Friday, December 7, 2012

Things NaNoWriMo taught me

National Novel Writing Month has been over for a week now, and I have to say, I kind of miss it. I miss having a big goal to work towards, I miss making up random storylines and having the freedom to put anything I want down on paper, I miss that rush to the finish when I get to be a bit of a bitch and leave the house in a mess and the cupboards empty. But I do love knowing that I finished something.
I'm a major project person, I'm an ideas person, I'm a list person. My favourite feature of my new smartphone is the memo pad. However, I have a bad habit of making lists and starting projects, and moving onto the next one before the previous one is finished, or even halfway. There are empty canvases leaning against the wall at home, on which I know exactly what I'm going to paint but haven't got around to it yet, there's a half finished painting sitting on newspaper with paint and brushes beside it ready to be used, my computer is full of files with notes, research, and unfinished manuscripts sitting there waiting for me.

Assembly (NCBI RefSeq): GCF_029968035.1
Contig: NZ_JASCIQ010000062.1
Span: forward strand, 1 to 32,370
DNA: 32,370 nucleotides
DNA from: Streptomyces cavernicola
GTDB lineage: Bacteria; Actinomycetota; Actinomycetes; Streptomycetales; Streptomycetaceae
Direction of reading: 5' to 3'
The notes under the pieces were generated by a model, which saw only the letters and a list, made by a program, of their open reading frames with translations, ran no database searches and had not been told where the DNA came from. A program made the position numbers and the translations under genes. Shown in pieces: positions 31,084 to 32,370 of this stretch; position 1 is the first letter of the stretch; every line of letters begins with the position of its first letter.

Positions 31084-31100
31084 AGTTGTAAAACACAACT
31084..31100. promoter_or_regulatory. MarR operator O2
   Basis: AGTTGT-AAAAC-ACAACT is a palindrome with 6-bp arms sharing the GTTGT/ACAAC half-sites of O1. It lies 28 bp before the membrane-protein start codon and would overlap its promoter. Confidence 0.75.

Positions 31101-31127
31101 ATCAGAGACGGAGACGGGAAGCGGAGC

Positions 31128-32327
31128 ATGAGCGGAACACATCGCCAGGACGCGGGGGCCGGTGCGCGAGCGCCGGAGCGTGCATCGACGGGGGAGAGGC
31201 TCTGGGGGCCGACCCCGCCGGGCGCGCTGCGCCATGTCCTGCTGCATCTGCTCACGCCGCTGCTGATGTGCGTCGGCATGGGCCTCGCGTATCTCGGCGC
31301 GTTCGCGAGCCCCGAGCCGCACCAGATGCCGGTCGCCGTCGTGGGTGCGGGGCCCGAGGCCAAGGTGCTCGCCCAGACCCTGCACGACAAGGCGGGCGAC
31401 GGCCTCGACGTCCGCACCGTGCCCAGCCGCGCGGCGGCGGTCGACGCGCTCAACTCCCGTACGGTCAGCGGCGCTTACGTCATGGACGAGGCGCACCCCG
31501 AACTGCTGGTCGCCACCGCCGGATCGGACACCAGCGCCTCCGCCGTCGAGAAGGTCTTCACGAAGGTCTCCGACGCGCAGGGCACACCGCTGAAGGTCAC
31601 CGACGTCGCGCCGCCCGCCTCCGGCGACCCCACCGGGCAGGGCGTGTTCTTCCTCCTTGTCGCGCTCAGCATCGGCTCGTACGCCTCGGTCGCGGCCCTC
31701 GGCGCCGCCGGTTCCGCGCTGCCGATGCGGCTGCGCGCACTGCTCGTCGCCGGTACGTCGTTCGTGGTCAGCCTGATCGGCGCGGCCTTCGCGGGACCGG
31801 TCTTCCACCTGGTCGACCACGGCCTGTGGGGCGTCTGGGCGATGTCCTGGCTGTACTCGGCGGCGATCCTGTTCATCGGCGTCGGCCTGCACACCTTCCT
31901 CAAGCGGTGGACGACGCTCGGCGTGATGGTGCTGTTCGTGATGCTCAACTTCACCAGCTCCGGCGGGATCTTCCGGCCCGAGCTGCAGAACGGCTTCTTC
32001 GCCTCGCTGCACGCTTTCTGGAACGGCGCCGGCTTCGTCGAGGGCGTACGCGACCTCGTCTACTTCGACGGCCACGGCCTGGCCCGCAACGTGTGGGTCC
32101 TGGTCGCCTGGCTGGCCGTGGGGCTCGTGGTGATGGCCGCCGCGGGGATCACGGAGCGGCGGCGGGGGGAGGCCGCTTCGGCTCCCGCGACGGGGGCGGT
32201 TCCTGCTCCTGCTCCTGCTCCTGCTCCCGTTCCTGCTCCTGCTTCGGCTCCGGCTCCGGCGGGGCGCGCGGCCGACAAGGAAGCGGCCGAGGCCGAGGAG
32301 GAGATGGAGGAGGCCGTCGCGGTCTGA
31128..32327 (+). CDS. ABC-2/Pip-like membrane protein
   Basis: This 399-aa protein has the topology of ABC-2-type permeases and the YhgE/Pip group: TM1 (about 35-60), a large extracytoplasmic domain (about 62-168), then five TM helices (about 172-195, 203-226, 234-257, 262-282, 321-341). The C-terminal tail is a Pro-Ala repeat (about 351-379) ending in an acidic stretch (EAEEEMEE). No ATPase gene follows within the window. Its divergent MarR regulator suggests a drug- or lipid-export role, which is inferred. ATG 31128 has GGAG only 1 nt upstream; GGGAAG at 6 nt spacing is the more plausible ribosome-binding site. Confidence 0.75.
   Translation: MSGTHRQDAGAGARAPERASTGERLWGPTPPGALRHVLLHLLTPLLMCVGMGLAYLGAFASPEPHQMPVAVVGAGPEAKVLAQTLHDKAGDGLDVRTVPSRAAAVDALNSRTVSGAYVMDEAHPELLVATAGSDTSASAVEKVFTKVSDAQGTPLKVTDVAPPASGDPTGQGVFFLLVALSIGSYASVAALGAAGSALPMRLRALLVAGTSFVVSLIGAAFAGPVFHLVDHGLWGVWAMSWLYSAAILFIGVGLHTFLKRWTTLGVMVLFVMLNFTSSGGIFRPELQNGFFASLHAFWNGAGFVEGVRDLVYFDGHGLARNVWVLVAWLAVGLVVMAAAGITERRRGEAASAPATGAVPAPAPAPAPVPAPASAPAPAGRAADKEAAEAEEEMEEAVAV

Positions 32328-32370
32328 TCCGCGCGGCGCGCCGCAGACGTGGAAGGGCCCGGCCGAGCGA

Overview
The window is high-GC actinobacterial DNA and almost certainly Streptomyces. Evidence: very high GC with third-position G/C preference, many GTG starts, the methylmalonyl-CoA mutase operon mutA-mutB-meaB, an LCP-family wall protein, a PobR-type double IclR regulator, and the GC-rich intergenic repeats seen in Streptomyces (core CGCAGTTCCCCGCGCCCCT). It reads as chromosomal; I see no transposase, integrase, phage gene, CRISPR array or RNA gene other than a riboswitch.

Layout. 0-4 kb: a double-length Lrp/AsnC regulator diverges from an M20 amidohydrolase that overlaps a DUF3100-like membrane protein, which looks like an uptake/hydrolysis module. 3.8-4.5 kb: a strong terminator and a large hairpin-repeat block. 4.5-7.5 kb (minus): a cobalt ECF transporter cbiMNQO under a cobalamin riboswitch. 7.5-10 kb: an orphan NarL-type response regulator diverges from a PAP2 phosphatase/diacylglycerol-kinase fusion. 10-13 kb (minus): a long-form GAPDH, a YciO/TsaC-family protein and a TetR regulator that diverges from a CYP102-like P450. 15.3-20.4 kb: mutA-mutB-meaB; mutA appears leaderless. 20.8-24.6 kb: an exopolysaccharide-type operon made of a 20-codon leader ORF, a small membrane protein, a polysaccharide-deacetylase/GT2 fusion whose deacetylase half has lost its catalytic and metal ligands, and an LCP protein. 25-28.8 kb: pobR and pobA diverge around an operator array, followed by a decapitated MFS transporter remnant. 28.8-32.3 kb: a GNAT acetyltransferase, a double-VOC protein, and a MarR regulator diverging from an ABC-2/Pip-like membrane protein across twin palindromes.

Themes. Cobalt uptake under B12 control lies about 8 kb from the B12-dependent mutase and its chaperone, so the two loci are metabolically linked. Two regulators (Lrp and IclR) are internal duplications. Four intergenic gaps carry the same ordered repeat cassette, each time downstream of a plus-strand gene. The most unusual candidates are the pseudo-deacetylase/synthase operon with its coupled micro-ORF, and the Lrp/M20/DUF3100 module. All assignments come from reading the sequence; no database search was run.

So although my novel is nowhere near fit to be read by anyone yet, the point is that I finished it. I have never written 50,000 words of anything in my life, ever. So for that, I'm proud of myself.

So here are some of the things NaNoWriMo taught me:

Write a story about what you know, something that requires no research, so you can spend more time writing, less time researching
Don't be afraid to make things up, no matter how ridiculous
Write with the knowledge that no one is going to read your first draft
Being descriptive about everything not only makes up words, it also makes you braver with your writing. In writing my other novel before NaNo, I avoided being too descriptive for fear of boring my readers, but when I did NaNo, I found myself being over descriptive in order to make up the words, which was a good thing because I can edit it down later, and I know now that it's better to have too much than not enough because it means you have something substantial to work with
NaNo is all about the word count, which, for non-finishers like me, was a fantastic learning curve, because it forced me to just get the damn words on the page and worry about sculpting them later

The most important thing NaNoWriMo taught me? That I am capable of fulfilling the dream I've had my whole life, of writing and publishing a novel.

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